At the dawn of the new century, tuberculosis or TB was the leading cause of death in the U.S., accounting for about one out of every nine deaths in 1900. Those who survived did not have an easy time as countless numbers were permanently crippled or lingered with pain.
Costs associated to TB were also huge, even by today's ballooning health care standards. Economist and health advocate Irving Fisher estimated the total cost of TB exceeded $1,100,000,000 annually.
As many as 10 percent or more of these sufferers contracted the bovine form of the disease, most likely from cattle, cattle products or swine infected by cattle. Of the over 33,000 cattle tested in Pa. in 1899, 13.7 percent had tuberculosis. There were herds where 30 to 100 percent of the animals were infected.
Home to six million people and two million cattle, this state was at the forefront among states to mount a coordinated effort against bovine tuberculosis.
In 1895, the Pennsylvania State Livestock Sanitary Board was created, consisting of the governor, secretary of agriculture, dairy and food commissioner, and state veterinarian. Its initial funding of $40,000 per year was used to address tuberculosis, anthrax, glandes, and rabies.
Money was also available for the state to produce its own tuberculin and anthrax vaccines. The program began with herd owners voluntarily applying to have their stocks tested.
Those livestock owners most interested in creating and maintaining a herd free of tuberculosis were quick to enter the program. Animals testing positive were either euthanized and indemnity paid based on appraisal, or suspected animals could be quarantined as a sub herd and cared for apart from the rest of the herd. The owner agreed to disinfect the premises, and correct any other conditions.
The program was a success among producers and the number of applications for testing far exceeded the amount of available funding. There was also strong support from the general public. The involvement of the state's many practicing veterinarians also contributed to the success of the program.
The same Live Stock Sanitary Board that handled the bovine tuberculosis program so effectively responded to a rabbles threat in the Tamaqua-Panther Valley area in the spring of 1912. This time the problem was rabid dogs running wild through the towns.
In one case, a man returning to his Tamaqua home late at night was attacked by a "mad dog" that had also "bit about a dozen other dogs." He was was able to chase it off with a club but the same animal was responsible for killing a two-month old puppy later that evening. When the pup's owner, Charles Seltzer, heard the cries, he grabbed his gun and "dispatched the animal."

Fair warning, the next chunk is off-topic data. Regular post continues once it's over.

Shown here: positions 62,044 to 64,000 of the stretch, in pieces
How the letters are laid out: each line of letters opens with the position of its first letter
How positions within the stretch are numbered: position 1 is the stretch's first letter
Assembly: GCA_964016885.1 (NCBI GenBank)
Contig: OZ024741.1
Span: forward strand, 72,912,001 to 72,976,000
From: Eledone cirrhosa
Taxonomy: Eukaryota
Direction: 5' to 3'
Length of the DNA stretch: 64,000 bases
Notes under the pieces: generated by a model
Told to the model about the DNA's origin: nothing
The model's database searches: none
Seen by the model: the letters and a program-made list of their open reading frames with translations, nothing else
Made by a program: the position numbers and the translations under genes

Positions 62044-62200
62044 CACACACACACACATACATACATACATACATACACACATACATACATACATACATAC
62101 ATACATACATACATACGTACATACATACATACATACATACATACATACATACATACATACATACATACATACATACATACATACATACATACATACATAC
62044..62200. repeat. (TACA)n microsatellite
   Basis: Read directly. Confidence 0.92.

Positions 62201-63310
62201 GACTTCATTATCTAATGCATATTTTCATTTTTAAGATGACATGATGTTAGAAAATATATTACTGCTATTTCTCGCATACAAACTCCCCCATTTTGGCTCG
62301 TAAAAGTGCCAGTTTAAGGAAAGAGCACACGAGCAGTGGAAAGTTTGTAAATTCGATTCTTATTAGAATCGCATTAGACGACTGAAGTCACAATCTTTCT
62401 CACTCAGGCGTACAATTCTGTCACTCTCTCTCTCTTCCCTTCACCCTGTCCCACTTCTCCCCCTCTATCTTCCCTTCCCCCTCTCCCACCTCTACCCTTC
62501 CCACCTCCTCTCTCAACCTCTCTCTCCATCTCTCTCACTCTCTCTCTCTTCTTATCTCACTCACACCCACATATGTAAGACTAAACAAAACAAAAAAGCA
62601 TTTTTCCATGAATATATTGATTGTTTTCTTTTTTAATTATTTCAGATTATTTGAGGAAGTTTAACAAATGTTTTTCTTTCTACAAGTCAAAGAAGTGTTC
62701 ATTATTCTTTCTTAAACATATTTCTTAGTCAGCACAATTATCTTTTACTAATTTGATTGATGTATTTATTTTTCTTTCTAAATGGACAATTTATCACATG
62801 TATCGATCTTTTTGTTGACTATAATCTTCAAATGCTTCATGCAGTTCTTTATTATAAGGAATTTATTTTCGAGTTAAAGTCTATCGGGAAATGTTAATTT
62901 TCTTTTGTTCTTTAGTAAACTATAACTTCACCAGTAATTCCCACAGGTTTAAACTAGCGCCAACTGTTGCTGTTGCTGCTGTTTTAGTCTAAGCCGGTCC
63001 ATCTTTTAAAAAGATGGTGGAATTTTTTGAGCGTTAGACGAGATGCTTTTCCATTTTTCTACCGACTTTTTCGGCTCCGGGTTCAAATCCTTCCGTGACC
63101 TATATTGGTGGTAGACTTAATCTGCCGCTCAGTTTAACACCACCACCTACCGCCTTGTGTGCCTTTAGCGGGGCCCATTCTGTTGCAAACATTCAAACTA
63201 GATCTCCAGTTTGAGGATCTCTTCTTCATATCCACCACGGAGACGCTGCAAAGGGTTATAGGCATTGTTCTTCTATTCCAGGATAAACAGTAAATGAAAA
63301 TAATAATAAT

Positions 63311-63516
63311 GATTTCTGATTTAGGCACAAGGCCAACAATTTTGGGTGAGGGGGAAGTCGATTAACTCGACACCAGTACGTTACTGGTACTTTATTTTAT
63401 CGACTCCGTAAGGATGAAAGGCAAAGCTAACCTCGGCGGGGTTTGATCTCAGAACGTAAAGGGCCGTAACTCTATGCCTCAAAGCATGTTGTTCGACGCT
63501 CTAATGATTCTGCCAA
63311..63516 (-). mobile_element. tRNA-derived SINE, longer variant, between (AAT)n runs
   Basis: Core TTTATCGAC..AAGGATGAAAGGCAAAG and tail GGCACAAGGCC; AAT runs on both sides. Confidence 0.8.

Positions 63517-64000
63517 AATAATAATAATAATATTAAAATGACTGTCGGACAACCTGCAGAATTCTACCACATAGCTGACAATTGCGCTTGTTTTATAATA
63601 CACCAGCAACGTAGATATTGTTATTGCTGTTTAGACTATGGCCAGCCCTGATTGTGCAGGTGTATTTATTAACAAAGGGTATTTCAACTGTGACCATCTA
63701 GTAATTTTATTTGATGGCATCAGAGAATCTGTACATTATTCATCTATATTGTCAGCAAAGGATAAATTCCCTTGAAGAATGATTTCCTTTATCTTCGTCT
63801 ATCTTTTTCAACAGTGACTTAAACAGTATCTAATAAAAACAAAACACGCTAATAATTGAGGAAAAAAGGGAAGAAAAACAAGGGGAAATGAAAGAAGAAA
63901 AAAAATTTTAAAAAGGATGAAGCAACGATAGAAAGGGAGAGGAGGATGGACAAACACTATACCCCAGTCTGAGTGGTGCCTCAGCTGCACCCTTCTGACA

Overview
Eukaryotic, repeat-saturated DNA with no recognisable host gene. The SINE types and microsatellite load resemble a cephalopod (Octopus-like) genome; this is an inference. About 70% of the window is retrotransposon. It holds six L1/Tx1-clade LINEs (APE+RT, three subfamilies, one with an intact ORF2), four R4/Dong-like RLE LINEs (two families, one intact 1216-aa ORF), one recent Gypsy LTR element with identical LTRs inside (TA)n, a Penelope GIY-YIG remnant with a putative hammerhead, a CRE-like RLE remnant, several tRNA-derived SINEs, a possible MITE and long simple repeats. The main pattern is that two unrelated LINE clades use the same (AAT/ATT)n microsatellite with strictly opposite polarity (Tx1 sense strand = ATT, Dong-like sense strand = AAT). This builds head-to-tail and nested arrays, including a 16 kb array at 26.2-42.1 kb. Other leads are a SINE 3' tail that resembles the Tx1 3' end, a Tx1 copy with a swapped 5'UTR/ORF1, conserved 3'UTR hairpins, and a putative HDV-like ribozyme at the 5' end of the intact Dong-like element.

A number of town councils in the Panther Valley contacted the state about the problem of rabid dogs running wild in their streets. Since one feature of the state Sanitary Board was to educate and inform the public, it was no great surprise when Dr. G. K. Swank appeared at a Tamaqua council meeting in early April to discuss "the numerous dogs found suffering with Rabies" in the area.
Swank determined the threat to public safety was strong enough to quarantine the area.
"He pointed out the absolute necessity of such action and assured council that the state would supply a man who would remain in this section and shoot all dogs running at large, the state to pay the expense but the borough to bury all dogs killed," the Courier reported on April 9.
Residents were given a 10-days grace period before the order was enacted to kill all dogs running at large that were not muzzled. Even animals wearing license tags were not exempt and had to be confined to the backyard.
Animals showing "symptoms of nervousness or any other signs of disease" had to be immediately reported to state authorities.
When a rabid dog was located and dispatched, the state typically ordered a 40-day quarantine of all dogs along the route traveled by the mad dog and a 100-day quarantine of all dogs that had been bitten.
The quarantine was to remain in effect for 100 days or until it was revoked by the board.
The board took its authority from the law enacted in 1895 which held any person guilty of a misdemeanor for interfering with officers of the State Livestock Sanitary Board conducting their business. If convicted, violators faced a fine of $100, imprisonment for one month, or both.